Don't ask, don't tell: a change in medical student attitudes after obstetrics/gynecology clerkships toward seeking consent for pelvic examinations on an anesthetized patient

Am J Obstet Gynecol. 2003 Feb;188(2):575-9. doi: 10.1067/mob.2003.85.

Abstract

Objective: We explore whether the completion of an obstetrics/gynecology clerkship is associated with a decline in the importance that students place on seeking permission from the patient before conducting a pelvic examination while she is anesthetized.

Study design: Students at five Philadelphia area medical schools (n = 401 students) were asked how important it would be for a patient to be told that a medical student will perform a pelvic examination while she is anesthetized. We examined associations between the completion of an obstetrics/gynecology clerkship and attitudes toward consent with the use of linear regression to adjust for gender and the total amount of clerkship experience.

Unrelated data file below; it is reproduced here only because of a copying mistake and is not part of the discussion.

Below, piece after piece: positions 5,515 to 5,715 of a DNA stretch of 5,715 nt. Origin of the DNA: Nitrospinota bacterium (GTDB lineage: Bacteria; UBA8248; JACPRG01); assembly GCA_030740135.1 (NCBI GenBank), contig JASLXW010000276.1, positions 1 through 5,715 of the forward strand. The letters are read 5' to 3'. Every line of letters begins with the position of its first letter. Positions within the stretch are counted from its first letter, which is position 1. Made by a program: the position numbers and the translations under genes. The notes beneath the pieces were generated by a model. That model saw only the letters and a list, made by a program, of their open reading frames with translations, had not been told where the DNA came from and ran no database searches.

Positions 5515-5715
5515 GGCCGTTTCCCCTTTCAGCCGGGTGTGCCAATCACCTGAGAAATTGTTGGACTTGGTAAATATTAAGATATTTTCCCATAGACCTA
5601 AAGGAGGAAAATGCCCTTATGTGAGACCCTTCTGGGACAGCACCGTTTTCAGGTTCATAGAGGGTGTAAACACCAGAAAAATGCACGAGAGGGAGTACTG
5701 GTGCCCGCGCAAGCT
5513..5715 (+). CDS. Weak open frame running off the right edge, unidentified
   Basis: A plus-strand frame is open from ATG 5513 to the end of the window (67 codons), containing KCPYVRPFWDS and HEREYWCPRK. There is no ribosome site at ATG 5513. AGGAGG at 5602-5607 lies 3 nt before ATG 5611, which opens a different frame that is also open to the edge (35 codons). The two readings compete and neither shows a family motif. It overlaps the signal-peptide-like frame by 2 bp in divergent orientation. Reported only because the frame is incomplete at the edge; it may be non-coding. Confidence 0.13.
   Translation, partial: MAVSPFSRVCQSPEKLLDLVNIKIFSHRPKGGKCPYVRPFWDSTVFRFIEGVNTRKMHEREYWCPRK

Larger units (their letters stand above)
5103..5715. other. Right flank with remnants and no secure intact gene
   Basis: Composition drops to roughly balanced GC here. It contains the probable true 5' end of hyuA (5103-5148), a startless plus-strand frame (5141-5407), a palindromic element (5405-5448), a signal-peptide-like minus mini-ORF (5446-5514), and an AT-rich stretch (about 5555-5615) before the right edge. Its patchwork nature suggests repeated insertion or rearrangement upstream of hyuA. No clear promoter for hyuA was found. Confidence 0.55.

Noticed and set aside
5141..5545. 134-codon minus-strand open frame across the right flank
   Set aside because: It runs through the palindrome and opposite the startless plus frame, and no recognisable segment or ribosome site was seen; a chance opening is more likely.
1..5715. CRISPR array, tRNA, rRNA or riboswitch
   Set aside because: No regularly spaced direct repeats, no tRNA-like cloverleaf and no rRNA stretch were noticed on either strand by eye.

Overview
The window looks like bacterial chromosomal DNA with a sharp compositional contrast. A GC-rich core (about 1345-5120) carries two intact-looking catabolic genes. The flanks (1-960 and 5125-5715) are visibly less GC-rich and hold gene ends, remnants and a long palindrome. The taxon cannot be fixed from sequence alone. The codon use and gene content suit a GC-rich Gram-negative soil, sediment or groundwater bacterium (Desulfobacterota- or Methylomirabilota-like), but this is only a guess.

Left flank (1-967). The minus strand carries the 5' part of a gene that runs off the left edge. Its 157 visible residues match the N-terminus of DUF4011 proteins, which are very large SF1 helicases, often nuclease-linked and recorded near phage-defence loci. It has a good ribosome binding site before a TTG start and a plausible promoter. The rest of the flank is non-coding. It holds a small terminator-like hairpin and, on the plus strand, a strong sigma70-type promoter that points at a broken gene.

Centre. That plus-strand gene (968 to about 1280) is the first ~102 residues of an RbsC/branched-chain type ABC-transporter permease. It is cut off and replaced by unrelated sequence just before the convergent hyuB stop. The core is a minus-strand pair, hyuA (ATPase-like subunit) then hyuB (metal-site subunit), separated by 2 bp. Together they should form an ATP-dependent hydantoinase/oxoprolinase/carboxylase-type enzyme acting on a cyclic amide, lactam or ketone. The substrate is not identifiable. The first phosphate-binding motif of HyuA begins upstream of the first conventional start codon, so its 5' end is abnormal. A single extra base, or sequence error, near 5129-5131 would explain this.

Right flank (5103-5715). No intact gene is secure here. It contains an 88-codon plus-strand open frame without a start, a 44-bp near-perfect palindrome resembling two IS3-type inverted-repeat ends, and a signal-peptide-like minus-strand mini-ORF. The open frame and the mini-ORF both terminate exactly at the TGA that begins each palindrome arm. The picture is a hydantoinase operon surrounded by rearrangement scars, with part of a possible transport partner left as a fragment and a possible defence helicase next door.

Results: After the data were controlled for gender and the total number of clerkships that had been completed, we found that students who had completed an obstetrics/gynecology clerkship thought that consent was significantly less important than did those students who had not completed a clerkship (P =.01).

Conclusion: To avoid this decline in attitudes toward seeking consent, clerkship directors should ensure that students perform examinations only after patients have given consent explicitly.

Publication types

  • Research Support, Non-U.S. Gov't
  • Research Support, U.S. Gov't, Non-P.H.S.

MeSH terms

  • Anesthesia, General*
  • Attitude of Health Personnel*
  • Clinical Clerkship*
  • Female
  • Gynecology*
  • Humans
  • Informed Consent*
  • Obstetrics*
  • Pelvis
  • Physical Examination*
  • Students, Medical*